They justify abortion as the distasteful protector of the individual autonomy, personal achievement, material riches, and sexual satisfaction that our culture glorifies. But the effects of abortion are not so easily ignored. It is, of course, obvious how abortion has broken our politics.

Because the Supreme Court invented a constitutional right to abortion on demand, the pro-life movement has been compelled to try to take control of the federal courts, lest these courts strike down all democratically enacted abortion restrictions. Faced with a Democratic Party that is now committed to taxpayer-funded abortion on demand until birth, many good men and women held their noses and voted Trump for the judges.

The corruption of abortion goes far beyond unpalatable political choices, however; making abortion-on-demand part of the culture changes the culture. Its evil effects are systemic, as well as individual, and they do not end with the violent killing of the unborn.

Our nation is haunted by what abortion does to the living. Trying to solve our problems by killing developing human beings makes us worse, individually and socially. If elective abortion seems necessary, it is because our sexual appetites exceed our willingness to care for the children who are the natural result of sex. Elective abortion is a violent form of birth control, which is used either instead of, or as a backup to, the proliferating array of modern contraceptives.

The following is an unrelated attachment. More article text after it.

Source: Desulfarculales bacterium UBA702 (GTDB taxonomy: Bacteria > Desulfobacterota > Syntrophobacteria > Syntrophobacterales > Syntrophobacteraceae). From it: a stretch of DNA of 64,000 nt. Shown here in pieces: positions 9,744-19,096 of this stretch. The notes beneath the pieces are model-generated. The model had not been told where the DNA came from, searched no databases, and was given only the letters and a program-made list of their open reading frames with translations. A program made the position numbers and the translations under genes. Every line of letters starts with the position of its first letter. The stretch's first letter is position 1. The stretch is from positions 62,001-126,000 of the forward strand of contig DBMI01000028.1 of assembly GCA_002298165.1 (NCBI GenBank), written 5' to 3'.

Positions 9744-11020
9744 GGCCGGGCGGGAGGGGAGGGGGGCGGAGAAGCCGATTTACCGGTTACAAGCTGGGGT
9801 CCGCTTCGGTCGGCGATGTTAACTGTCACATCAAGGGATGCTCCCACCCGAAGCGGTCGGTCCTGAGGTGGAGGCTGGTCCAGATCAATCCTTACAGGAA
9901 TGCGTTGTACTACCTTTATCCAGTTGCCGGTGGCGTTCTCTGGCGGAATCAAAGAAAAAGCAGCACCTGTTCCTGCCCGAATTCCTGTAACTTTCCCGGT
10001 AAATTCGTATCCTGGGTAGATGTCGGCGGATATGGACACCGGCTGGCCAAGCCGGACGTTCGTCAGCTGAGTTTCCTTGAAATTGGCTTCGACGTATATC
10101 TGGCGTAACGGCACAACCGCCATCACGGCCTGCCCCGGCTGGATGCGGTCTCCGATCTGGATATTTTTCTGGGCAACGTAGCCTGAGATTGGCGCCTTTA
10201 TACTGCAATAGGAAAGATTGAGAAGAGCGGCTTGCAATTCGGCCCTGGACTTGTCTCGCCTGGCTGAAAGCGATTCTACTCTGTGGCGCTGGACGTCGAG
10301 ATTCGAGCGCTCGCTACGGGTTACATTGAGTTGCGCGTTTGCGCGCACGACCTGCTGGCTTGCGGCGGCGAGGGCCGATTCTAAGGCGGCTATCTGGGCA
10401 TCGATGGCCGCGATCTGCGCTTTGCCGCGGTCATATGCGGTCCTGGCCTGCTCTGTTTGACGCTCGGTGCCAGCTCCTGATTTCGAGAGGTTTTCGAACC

Abortion thus damages the fundamental relationships of our humanity, shattering the primeval union of mother, father, and child. Instead of the family solidarity that is foundational to human society, the begetting and bearing of new human life become a battleground of competing interests.

Abortion, even as a possibility, separates mothers and fathers from their children, and each other. A regime of abortion on demand affirms a view of human sexuality as essentially selfish, and of relations between men, women, and children as fundamentally contentious. It replaces love and responsibility with selfishness and violence.